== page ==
In the oldest European capital, things are happening. Funded by the European Union, the rather chaotic city is constantly being upgraded. The construction of a third metro line might have started 30 years late, but at least it is occurring. The city planners are hoping to at least slow down the ever worsening gridlock on the streets. Other steps they have taken since Bulgaria joined the E.U. in 2007, such as the construction of the second metro line and refurbishments of some important intersections, have had an effect. Also, the city finally purchased a large number of eco-buses, which replaced 40-year-old vehicles with huge mushroom-clouds of Diesel fumes in their rear. Those should have been dumped much earlier.
Driving through Sofia will still ruin any car’s dampers in record time, due to thousands of unrepaired potholes and it will still freak you out. But, 10 years ago, it was far worse. Crossing the “Ruski Pametnik” intersection used to require a Land Rover. For about a year now, the asphalt there has been as smooth as glass. Using the Ring Road around the city, which did not deserve that name 12 years ago, is now an indulgence. Still, there is a long way to go. The pollution continues to be alarming, in the dirtiest European capital.
While workers keep on digging into the ground underneath, they find precious walls and foundations, dating back to the Roman Empire. Those finds were basically lost under an ugly bridge in the very center. Now, the city is digging for more, and trying to give that archaeological site the kind of surrounding it deserves. Even in Sofia’s parks, ancient ruins and stones demonstrate what kind of culture existed here, thousands of years ago.
The center is surrounded by hundreds of industrialized apartment blocks in the outskirts, built in Socialist times, which could not be uglier. Back then, beauty was not among the regime’s priorities. This aspect is still obvious today. Among all Eastern European capitals, Sofia is the least beautiful one. But it still offers certain facets, such as the huge Vitosha Mountain range, which is only minutes away and visible even from the city center. It offers skiing slopes in winter and great hiking trails in summer. Also, the center does have a few nice areas, countless inexpensive restaurants and a pretty good night life.
During Socialist times, Bulgarians were not allowed to move to Sofia without permission. Since the big changes occurred, a quarter of a century ago, the city’s population quadrupled to 2 million. This huge influx is one of the reasons for the chaos and the fact that the country is striving to make its capital more livable. Without the rampant corruption, this process would probably be happening a lot faster.
One thing is certain: The livability they are striving for at City Hall will not be for everyone anytime soon. The upper 10,000, including mafiosos and entrepreneurs, can already steer their German-built limousines across some repaired intersections. They, as well as the small Bulgarian middle class, can go shopping in the far too many, newly constructed malls. But there are several demographic groups and minorities, who are far from having those privileges.
Most pensioners receive around 200 Euro per month, an amount which might just cover their heating costs and a few, modest purchases in supermarkets. City employees, such as teachers, clerks, policemen and nurses do not get too far either, on salaries between 300 and 500 Euro. But it gets even worse: Most members of the Roma community (gypsies) live in slums equal to those found in African or South American countries. In Sofia’s Fakulteta quarter, children play in the dirt, families live in make-shift huts and nearly all of them are being discriminated in all walks of live.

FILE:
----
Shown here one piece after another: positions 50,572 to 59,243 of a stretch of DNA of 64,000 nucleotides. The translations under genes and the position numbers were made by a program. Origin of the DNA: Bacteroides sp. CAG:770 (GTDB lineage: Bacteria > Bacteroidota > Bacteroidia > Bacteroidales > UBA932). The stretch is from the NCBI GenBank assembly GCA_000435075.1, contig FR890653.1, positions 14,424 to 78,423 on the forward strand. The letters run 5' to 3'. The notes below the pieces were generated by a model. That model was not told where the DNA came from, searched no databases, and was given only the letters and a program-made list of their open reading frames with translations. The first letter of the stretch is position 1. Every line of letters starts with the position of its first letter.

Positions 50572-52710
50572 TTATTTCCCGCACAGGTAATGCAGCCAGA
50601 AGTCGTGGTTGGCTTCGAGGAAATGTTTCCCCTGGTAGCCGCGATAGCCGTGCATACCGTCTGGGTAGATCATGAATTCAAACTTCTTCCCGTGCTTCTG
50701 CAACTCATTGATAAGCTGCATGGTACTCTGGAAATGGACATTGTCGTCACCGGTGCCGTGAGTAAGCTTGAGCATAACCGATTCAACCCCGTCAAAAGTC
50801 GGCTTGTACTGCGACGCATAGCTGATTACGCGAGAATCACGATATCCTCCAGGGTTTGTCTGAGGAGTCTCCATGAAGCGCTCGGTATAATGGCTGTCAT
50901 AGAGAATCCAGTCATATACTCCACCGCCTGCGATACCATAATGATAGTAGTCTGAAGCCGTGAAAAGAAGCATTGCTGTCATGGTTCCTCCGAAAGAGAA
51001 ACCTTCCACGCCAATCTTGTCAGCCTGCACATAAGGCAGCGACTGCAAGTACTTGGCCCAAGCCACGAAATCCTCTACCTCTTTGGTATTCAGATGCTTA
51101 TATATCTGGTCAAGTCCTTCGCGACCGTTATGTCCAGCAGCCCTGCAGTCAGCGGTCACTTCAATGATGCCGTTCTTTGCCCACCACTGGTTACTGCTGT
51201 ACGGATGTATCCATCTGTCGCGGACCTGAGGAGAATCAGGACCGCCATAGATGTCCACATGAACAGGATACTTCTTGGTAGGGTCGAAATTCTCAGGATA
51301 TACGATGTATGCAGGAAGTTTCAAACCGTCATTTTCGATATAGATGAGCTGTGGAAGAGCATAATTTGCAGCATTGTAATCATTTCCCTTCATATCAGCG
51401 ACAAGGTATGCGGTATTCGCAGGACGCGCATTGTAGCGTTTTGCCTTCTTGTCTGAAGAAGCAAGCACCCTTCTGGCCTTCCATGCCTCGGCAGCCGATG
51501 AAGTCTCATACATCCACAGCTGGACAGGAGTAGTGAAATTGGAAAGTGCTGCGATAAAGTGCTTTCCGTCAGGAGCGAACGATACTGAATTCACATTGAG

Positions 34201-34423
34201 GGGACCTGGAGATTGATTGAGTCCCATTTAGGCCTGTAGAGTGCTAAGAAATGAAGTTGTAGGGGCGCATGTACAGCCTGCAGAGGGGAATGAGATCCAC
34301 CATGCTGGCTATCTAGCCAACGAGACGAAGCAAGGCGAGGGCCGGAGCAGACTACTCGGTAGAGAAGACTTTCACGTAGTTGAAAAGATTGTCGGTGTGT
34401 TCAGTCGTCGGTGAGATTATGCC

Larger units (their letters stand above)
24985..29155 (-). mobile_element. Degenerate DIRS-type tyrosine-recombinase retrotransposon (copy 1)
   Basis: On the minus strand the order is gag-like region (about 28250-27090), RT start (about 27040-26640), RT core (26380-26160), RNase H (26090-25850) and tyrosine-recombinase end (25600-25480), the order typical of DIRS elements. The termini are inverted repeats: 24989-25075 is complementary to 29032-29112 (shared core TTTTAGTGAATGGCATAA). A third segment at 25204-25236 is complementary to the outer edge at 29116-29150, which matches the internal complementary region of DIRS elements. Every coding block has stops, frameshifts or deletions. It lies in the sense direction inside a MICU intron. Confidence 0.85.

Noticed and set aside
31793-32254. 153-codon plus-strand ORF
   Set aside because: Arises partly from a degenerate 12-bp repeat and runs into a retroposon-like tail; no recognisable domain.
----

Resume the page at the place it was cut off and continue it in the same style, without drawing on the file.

Most Bulgarians, who are not of Romani origin, would not admit there is a huge discrimination issue, saying the plight of the Roma was their own fault. Many, even intellectuals, keep on citing “all Roma” were “lazy criminals”, who did “not want to work”. When I posted this blog in the Facebook group “Foreigners in Sofia & Friends”, some people left comments full of denial and hatred as well, while according to the E.U., the U.S. and NGOs, there is a huge problem indeed. Of course, it is not limited to Sofia and the issue is very similar in countries like neighboring Romania, Slovakia or Hungary. But that does not make the situation any better. What is the issue? A lack of empathy is definitely part of it.
The yearly Sofia Film Fest draws thousands of visitors, the opera house has international audiences too, excellent live clubs organize brilliant gigs and the hot summers drive hundreds of thousands of people into the city parks or the mountains. At the same time, the kind of poverty and injustice many inhabitants are confronted with, should not exist anywhere, especially not in the E.U..
Sofia is an ambivalent city. Many aspects are absolutely unacceptable. At the same time, it is likable for some of the relatively few who make a decent living. Many Bulgarians, who move to Sofia due to the fact that it is the only Bulgarian city with a proper job market, do actually not really like it. To them, it is basically a city of hope. But, they too notice the improvements which are occurring, step by step.
Personally, I have been living here for five years. And, surprisingly or not, I actually like living here, maybe because I see Sofia as an exotic city, because I know where to go, because my big daughter, my love and several friends are here and because I do not feel unwelcome. The latter aspect would be very different if I was e.g. Black, a Syrian refugee or if I wore my kipa.
By Imanuel Marcus